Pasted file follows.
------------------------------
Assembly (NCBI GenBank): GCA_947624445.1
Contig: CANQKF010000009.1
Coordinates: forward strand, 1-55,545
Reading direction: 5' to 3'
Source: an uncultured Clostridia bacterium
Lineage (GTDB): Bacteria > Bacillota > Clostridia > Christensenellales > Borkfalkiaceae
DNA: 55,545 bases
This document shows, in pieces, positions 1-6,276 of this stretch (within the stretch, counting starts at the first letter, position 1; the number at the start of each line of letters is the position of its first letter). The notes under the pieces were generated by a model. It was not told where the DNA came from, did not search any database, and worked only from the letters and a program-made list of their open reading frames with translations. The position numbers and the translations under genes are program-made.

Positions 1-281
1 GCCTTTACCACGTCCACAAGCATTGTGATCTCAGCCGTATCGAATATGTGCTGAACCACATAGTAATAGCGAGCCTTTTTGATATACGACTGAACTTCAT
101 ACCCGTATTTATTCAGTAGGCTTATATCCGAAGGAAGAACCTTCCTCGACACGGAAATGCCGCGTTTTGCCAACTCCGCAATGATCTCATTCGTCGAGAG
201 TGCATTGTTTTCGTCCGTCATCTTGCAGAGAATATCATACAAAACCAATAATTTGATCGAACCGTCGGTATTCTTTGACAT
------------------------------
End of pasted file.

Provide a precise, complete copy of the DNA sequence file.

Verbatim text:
Assembly (NCBI GenBank): GCA_947624445.1
Contig: CANQKF010000009.1
Coordinates: forward strand, 1-55,545
Reading direction: 5' to 3'
Source: an uncultured Clostridia bacterium
Lineage (GTDB): Bacteria > Bacillota > Clostridia > Christensenellales > Borkfalkiaceae
DNA: 55,545 bases
This document shows, in pieces, positions 1-6,276 of this stretch (within the stretch, counting starts at the first letter, position 1; the number at the start of each line of letters is the position of its first letter). The notes under the pieces were generated by a model. It was not told where the DNA came from, did not search any database, and worked only from the letters and a program-made list of their open reading frames with translations. The position numbers and the translations under genes are program-made.

Positions 1-281
1 GCCTTTACCACGTCCACAAGCATTGTGATCTCAGCCGTATCGAATATGTGCTGAACCACATAGTAATAGCGAGCCTTTTTGATATACGACTGAACTTCAT
101 ACCCGTATTTATTCAGTAGGCTTATATCCGAAGGAAGAACCTTCCTCGACACGGAAATGCCGCGTTTTGCCAACTCCGCAATGATCTCATTCGTCGAGAG
201 TGCATTGTTTTCGTCCGTCATCTTGCAGAGAATATCATACAAAACCAATAATTTGATCGAACCGTCGGTATTCTTTGACAT